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  Day of the Panther Acceptable In The EightiesBuy this film here.
Year: 1987
Director: Brian Trenchard-Smith
Stars: Edward John Stazak, John Stanton, James Richards, Michael Carman, Zale Daniel, Matthew Quartermaine, Paris Jefferson, Linda Megier, Brian Fitzsimmons, Dennis Broad, Ow Mun Hong, Nim Yap
Genre: Thriller, Martial Arts
Rating:  4 (from 1 vote)
Review: Jason Blade (Edward John Stazak) has just been inducted into the inner circle of the Panthers, a martial arts-practicing Chinese sect, and after branding himself is ready to go on his next mission. This is to check out a large drugs deal and see what information he can gather about it, and so, accompanied by Linda (Linda Megier), the daughter of his mentor William Anderson (John Stanton), they sneak into a deal with the Triads to take a few photographs of the offending parties. However, someone is onto them and once Linda gets back to Perth, Blade is powerless to help when her plans go wrong...

Brian Trenchard-Smith had enjoyed an international hit with The Man from Hong Kong back in the seventies, so who better to salvage this martial arts production from the following decade? It showcased the skills of Edward John Stazak, who may have been a wooden actor and somewhat bumfaced, as British viewers might describe him, but he sure could kick. So it is that we see Jason Blade handling himself in fight after fight, proving time and again that he could have been the star of a stream of action movies from the heyday of such things...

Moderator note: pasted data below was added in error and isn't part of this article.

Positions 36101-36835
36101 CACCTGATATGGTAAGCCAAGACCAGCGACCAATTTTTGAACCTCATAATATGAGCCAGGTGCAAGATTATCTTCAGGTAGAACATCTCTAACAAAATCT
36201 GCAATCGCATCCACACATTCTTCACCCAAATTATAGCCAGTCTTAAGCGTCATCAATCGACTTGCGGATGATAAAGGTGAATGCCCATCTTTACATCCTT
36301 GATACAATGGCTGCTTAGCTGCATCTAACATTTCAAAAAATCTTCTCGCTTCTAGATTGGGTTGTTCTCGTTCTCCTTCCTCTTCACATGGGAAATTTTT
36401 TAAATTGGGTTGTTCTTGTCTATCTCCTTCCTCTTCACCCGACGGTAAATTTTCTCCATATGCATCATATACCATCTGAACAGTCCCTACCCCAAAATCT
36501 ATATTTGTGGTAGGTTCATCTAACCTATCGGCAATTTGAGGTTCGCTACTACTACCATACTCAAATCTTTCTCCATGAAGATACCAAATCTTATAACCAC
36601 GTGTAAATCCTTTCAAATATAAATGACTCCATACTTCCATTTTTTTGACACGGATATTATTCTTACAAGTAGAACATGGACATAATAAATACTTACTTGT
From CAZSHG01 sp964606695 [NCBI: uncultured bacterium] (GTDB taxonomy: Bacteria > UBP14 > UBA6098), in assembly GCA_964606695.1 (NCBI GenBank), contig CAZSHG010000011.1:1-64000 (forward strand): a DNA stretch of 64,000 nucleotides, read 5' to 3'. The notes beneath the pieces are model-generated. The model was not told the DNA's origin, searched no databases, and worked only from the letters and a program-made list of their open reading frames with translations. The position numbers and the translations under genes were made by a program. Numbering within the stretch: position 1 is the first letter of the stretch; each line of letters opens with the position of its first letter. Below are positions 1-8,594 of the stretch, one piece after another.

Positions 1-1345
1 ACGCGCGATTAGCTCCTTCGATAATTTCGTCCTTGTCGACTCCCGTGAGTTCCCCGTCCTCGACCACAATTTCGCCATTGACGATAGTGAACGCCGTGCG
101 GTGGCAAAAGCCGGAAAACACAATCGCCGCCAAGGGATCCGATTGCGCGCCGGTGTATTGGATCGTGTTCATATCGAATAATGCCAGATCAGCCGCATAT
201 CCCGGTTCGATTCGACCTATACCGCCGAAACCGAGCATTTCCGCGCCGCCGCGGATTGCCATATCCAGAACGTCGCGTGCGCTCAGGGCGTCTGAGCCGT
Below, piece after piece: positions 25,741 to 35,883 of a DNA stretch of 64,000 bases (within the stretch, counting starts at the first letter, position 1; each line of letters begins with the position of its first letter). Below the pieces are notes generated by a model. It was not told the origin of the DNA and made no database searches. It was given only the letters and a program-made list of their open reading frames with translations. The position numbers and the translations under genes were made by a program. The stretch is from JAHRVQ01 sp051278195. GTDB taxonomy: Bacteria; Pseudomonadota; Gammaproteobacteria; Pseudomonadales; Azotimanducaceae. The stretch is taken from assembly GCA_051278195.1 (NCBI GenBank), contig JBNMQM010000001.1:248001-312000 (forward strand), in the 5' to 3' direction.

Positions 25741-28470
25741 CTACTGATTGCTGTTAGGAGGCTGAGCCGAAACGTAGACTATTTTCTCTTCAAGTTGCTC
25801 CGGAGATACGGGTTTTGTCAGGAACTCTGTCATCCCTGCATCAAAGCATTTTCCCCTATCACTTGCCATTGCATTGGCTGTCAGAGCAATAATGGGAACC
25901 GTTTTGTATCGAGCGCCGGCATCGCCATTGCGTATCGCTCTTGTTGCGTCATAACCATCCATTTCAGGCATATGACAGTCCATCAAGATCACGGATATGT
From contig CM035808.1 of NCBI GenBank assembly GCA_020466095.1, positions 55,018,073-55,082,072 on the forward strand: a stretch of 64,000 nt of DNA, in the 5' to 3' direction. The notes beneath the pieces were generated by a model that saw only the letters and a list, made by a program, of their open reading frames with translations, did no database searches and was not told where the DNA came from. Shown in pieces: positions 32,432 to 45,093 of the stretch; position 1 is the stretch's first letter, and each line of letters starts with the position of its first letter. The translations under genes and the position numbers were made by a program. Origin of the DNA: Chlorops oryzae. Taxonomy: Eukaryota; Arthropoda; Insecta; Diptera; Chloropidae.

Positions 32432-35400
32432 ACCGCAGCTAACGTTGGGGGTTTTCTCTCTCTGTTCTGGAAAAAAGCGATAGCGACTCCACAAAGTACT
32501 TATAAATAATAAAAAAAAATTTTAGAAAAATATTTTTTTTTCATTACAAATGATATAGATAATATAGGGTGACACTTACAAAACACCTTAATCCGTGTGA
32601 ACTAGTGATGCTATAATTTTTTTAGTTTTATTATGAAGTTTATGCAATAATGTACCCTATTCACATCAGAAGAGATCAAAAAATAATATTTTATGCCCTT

...if only he hadn't been in Australia, and had gone international. As it was there were but two films to star Stazak, made back to back with each other, and after that, who knows what happened to him? Let's hope he's happy kicking drug dealers' heads in somewhere. Because that's what he does here, as Blade (do you think the character was really called that, or is that what he told people to call him?) takes on the might of Perth's underworld, all ten of them. He can't do anything to save Linda, as although she puts up a brave struggle she ends up dead, so revenge is on his mind as well.

With all the men looking as if they took their clothing tips from Miami Vice, and a plot that sees our hero going undercover, this could have been any crime thriller of the eighties, but there's something about Day of the Panther that makes it stand out. Is it the stunning combat sequences? Crackling dialogue? How about the scene where Blade is courted by Anderson's niece Gemma (Paris Jefferson) with some perfectly of its time aerobic dancing? Yes, it's probably the latter, for this is a thick slice of cheese whichever way you look at it, and for many viewers that will be enough to have them asking where do I sign?

It's hard to see if the cast thought they were being serious, or simply having a laugh, but there is a sincerity here that will undoubtedly have you chuckling, or even splitting your sides should the mood take you. The drugs baron is called Zukor (Michael Carman), who favours canary yellow V-necked jumpers with no shirts, yachts, lots of yachts and saying things like "If you'll excuse me, I need to get laid". Blade poses (oh, how he poses) as a new henchman for him after making quick work of his heavies, but what he really wants to do is bust his ring. His drugs ring, that is, and to add a little spice there's a right hand man, Baxter (James Richards), whose presence means you rub your hands together in anticipation of their clash - and you're not disappointed. There may be those who ignore the dramatics to concentrate on the fighting, but they're missing out on entertainment: it's all good. Well, "good" isn't the word, it's all bad to be honest, but you can't say you were not amused. Music by Brian Beamish and Garry Hardman.
Reviewer: Graeme Clark


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